“Remove everything that has no relevance to the story. If you say in the first chapter that there is a rifle hanging on the wall, in the second or third chapter it absolutely must go off. If it’s not going to be fired, it shouldn’t be hanging there.”
- Anton Chekhov
Chekhov’s gun is a fascinating literary principle that we should be applying to software and app development. In literary terms, Chekhov’s gun means that you should only introduce elements into the story if they are relevant in the story. Similarly, when we develop systems, we need to consider where it adds to the user experience, which is part of a user-centred design.
As any great storyteller can relate, it isn’t enough to give the facts. The reader is on a journey with you and how you lead them determines how they feel about this journey. The same principle applies to system development. How we conduct our user through our systems determines the way they relate to our systems. This journey is something that Apple has managed to master, from the iPod to the iPhone, and users enjoy the experience because it is simple for them.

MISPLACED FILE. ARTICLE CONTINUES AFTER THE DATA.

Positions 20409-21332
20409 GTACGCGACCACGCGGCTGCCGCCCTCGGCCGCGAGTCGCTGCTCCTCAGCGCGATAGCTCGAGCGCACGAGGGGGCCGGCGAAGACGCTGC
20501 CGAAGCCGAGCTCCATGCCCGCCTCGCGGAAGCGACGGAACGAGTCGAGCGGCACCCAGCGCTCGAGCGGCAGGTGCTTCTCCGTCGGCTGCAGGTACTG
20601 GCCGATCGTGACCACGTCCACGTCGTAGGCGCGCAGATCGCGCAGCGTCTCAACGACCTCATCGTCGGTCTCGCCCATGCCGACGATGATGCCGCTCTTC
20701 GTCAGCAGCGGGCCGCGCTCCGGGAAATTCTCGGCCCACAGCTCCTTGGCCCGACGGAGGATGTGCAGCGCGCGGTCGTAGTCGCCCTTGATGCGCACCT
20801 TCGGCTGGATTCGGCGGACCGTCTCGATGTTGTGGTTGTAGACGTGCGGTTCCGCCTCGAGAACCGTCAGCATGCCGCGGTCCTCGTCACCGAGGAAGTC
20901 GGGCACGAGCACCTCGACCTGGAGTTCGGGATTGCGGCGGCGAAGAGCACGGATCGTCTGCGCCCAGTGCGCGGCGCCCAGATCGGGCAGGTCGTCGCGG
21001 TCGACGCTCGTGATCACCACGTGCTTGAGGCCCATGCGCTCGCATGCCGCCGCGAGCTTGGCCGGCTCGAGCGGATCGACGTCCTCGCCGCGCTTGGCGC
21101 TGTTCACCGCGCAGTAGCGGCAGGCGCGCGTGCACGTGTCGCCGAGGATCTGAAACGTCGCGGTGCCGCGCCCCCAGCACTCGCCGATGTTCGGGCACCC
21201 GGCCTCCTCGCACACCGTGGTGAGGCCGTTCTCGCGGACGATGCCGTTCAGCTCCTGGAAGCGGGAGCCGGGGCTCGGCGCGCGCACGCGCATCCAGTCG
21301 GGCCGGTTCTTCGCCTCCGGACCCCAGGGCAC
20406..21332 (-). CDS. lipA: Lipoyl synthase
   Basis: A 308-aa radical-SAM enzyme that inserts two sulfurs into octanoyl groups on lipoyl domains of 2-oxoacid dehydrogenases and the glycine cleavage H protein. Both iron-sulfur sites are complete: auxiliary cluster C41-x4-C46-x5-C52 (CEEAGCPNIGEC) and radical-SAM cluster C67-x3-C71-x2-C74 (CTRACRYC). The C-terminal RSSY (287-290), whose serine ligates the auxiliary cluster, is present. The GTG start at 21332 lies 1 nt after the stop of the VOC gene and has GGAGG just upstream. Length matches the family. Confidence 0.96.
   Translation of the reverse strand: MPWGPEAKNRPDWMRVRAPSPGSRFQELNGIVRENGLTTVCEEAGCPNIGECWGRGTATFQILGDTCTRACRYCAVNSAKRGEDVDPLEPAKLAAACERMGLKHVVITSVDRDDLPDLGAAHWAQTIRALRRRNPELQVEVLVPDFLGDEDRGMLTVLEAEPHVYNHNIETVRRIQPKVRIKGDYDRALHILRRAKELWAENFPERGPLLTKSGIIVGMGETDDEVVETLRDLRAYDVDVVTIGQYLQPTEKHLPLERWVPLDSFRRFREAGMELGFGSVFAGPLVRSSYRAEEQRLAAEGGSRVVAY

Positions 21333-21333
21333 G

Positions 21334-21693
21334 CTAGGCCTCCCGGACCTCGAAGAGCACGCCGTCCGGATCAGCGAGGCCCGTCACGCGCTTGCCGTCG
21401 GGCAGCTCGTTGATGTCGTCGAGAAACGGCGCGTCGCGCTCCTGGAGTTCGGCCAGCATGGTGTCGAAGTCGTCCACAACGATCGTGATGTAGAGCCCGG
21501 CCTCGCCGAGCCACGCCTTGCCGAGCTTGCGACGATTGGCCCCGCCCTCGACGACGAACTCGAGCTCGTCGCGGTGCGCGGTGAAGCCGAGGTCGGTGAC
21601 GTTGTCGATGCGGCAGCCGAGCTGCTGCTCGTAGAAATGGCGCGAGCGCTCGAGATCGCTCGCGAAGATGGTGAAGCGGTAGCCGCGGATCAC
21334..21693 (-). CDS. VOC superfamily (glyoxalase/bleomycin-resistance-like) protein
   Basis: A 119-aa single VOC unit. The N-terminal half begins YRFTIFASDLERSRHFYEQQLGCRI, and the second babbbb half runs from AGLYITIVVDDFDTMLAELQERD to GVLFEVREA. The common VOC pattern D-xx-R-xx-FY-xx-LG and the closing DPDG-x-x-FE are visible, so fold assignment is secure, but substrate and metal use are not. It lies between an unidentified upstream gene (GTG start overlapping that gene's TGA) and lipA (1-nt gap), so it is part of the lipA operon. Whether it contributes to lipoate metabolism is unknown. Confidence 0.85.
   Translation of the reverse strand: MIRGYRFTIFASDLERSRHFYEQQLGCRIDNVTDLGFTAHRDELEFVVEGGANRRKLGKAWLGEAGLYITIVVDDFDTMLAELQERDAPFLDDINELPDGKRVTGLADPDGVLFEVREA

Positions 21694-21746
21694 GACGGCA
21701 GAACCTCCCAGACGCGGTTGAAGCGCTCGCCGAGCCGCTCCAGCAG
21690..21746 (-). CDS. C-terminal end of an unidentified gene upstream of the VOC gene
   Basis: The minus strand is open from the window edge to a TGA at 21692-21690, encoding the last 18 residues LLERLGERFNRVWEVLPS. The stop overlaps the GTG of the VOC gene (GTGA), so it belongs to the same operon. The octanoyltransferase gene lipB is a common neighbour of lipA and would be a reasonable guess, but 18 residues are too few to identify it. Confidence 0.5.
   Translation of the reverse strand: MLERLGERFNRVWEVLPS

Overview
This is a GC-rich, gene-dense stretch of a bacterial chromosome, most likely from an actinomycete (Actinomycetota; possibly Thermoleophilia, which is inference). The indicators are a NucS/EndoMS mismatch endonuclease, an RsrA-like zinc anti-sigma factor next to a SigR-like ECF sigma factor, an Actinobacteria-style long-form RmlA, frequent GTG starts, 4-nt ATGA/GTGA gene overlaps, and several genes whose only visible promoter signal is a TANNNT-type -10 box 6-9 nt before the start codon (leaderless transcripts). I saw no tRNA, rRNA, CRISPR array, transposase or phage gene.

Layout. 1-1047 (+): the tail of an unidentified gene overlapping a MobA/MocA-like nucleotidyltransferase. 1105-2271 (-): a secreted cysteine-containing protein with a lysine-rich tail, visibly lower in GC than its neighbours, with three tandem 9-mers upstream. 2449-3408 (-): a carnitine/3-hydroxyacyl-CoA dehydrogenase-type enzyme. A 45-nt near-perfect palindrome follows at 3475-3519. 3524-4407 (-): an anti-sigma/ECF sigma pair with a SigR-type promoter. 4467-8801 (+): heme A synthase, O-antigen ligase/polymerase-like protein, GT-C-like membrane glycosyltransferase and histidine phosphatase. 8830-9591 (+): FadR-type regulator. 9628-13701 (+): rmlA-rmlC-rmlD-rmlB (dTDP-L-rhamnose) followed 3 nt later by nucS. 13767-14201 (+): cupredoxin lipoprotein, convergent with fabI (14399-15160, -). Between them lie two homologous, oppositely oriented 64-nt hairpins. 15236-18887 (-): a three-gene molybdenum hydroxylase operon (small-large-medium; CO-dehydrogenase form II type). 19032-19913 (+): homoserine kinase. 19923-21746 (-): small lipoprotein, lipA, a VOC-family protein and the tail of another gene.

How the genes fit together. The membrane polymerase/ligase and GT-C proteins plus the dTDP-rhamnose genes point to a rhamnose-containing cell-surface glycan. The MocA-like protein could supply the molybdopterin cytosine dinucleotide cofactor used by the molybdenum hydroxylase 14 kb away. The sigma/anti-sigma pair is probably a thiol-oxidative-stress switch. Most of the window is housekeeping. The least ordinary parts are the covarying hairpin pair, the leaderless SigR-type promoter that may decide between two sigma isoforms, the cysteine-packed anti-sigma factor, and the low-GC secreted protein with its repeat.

Does this mean that all we have to do is create simple interfaces for our users to be happy? Not exactly. The User Experience journey applies to all aspects of our system, including a user’s first exposure to our company and services; and the ability to provide feedback. It is of no use to say to customers your opinions matter and never do anything about their views.
Do you understand what your average user is trying to achieve in a particular session? If you don’t have a clear understanding of this, it becomes harder to remove the elements that have no relevance. This need for insight is why User Research should be an essential part of any development process since it helps give you more knowledge of the user’s behaviour. This knowledge will only get you so far, and it is up to you to use it to improve the user interactions with your system.